If you decide to go for a simple sharpening guide I recommend the Veritas honing guide For the lee Nielsen honing guide. These tools are expensive but very accurate. If you cannot afford these an eclipse honing guide will work just fine. Otherwise, just make one as we describe in this article. It’s better anyway.
Could I just purchase a cheap Diamond Sharpener?
Yes, you could but if you want to maintain a great crazy sharp edge then our sharpening guide is a great option. But if you want to quickly put an edge on a blade or knife then these may be perfect for you. This set is very cheap but solid and performs well. Toolzone sharpening set in fine/medium/course is demonstrated in the video below. Read our Blog on ‘Sharpening Stones’ as I go into more detail about tool sharpeners.
You can buy the Toolzone Cheap Diamond Sharpening set here on amazon:
We get a small commission and we thank you for your support
Water stone sharpening machines
I know this article is focussed on sharpening using my sharpening guide design but there are other options you might be interested in. The machine in this picture has been used by me but it now spends most of its time on the shelf. I seem to go to my wooden honing guide for most of my sharpening. These Rexon sharpeners are also badged as Makita but are essentially the same thing. The motorised horizontal Waterstone has a very good blade carriage system and a constant water feed to cool and lubricate the edge being sharpened. These are good but there is a cost associated with them and frankly the sharpening guide in this article is very capable so why not just make one of these?
How to make a sharpening system?
My sharpening jig is made out of pieces of wood which will help hold the plane iron (blade) at the correct angle of 30°and 28°. The two angles are required to make the first grind and the secondary sharpen.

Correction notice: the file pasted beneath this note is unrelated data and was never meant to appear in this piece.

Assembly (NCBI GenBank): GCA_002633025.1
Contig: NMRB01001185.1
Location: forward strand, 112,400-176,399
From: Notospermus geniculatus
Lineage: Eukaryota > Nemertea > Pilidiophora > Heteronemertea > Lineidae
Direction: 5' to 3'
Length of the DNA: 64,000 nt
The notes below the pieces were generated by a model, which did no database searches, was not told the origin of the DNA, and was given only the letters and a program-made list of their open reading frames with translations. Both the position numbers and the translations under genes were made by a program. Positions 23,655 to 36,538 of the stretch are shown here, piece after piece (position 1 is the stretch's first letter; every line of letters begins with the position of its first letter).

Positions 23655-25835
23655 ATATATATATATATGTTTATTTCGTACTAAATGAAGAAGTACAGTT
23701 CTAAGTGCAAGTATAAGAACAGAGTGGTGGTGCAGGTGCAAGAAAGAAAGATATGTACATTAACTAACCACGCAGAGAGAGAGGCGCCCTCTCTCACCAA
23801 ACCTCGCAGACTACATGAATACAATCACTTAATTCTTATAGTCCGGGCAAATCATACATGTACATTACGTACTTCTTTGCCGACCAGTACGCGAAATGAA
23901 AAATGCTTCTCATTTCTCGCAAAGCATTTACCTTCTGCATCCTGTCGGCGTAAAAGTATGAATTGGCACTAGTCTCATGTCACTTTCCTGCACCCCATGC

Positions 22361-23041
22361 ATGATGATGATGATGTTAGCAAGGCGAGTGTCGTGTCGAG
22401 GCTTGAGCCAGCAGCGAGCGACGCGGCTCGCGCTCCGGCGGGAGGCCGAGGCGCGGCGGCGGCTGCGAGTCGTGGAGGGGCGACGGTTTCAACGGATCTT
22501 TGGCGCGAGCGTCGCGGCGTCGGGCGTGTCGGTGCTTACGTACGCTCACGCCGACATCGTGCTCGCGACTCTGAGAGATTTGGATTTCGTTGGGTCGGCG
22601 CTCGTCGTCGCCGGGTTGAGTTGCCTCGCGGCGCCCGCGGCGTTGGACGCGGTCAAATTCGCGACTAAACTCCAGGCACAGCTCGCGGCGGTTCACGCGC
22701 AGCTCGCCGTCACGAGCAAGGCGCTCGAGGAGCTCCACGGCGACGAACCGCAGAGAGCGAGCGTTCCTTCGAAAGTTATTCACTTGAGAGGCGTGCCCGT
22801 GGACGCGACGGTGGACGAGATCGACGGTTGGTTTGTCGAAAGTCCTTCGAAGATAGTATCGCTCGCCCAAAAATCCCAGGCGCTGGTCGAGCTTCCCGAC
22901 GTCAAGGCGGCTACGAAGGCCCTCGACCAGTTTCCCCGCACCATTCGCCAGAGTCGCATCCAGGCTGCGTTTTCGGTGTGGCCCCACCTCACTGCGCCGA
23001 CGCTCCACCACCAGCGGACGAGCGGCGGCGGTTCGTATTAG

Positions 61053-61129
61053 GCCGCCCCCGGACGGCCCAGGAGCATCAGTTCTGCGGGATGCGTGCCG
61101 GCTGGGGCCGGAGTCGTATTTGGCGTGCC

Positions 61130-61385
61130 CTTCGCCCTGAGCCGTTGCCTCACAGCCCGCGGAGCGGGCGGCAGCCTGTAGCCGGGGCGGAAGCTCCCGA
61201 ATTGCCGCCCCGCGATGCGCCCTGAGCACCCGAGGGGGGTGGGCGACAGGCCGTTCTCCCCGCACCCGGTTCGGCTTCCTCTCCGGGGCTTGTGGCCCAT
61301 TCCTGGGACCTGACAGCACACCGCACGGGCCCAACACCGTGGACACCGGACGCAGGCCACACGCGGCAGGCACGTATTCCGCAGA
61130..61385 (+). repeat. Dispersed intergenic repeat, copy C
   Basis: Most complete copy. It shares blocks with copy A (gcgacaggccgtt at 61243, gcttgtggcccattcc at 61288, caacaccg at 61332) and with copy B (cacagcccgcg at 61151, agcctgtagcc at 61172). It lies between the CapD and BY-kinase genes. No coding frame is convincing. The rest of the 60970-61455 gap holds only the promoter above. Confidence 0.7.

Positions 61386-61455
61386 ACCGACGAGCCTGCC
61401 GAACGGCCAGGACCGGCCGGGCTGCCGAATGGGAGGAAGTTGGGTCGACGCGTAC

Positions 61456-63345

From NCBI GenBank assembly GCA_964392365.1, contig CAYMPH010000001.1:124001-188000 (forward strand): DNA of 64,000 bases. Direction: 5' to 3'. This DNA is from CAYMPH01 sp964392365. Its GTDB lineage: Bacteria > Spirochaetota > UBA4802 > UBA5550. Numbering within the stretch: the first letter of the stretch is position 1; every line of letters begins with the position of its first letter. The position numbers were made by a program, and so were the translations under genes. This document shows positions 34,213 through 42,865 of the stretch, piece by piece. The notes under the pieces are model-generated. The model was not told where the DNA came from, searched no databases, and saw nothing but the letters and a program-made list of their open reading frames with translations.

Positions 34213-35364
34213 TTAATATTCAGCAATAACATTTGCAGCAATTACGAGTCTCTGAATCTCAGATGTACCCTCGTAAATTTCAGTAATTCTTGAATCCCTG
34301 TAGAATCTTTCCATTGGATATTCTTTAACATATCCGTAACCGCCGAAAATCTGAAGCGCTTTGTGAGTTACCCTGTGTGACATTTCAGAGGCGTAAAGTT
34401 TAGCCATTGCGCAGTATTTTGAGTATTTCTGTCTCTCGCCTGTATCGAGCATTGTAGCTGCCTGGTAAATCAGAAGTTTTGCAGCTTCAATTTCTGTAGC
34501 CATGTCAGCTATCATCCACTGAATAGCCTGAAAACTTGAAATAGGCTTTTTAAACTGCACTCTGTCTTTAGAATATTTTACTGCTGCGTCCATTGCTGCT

- The first step is to have a minimum of 2 sharpening stones. I prefer the Norton India sharpening stones, these are good quality and last a very long time.
- I Screw down the two stones to a board If mounted in a wooden box
- The oil Stones do not have to be in a box, You can just screw down pieces of wood around the oilstone on the baseboard.
- If using 1 Double-sided oil stone; coarse and fine. You can just Flip It Over for each process.
- be aware that the primary and secondary sharpen has a 2 degrees difference.
- An old kitchen cupboard door works well for the baseboard because of the melamine finish.
- waxing the baseboard will lubricate the surface
- Make sure the two stones are aligned with each other and a gap of 50 millimetres or 2 inches between them.
- I used wood and plywood to make the carriage.
- This carriage or Sledge should be glued and screwed
- make a carriage that can struggle the oil stones one at a time
- on the carriage, there needs to be a flat area for the plane iron to sit
- this flat area needs to be 30 degrees to the oil stone
- calibrate your oil stones by adjusting the height with shims (thin packers)
- the stone furthest to your right should be a coarse stone of 400 Grit approximately
- The fine 1000 grit Stone to the left Must be risen slightly, enough to change the angle of the plane blade to 28 degrees
- you can make a clamp for the plane iron but you can just hold the blade if you want
Sharpening system Q&A’s
Can I sharpen my chisels with this sharpening system?
This excellent sharpening system isn’t only for your plane irons. You can use this system to sharpen your chisels and any other flat blade that has a 30-degree primary angle or 28 degrees sharp Edge.
What tools can I sharpen with this sharpening system
- You can sharpen plane irons
- block plane blade
- rebate plane irons
- jack plane Blade
- smoothing plane blade
- bevel chisels
- firmer chisels
- paring chisel
- mortise chisel
- compass plane blade
- bullnose plane iron
- Jointer plane
- Any blade with a 30-degree Primary grind and a 28 degree sharpened Edge
The plane in this video is a Stanley Bailey number 7. It is fitted with a Victor hand-forged plane iron and custom handles. The sharpening method will work with any plane iron.
How do I use this sharpening system?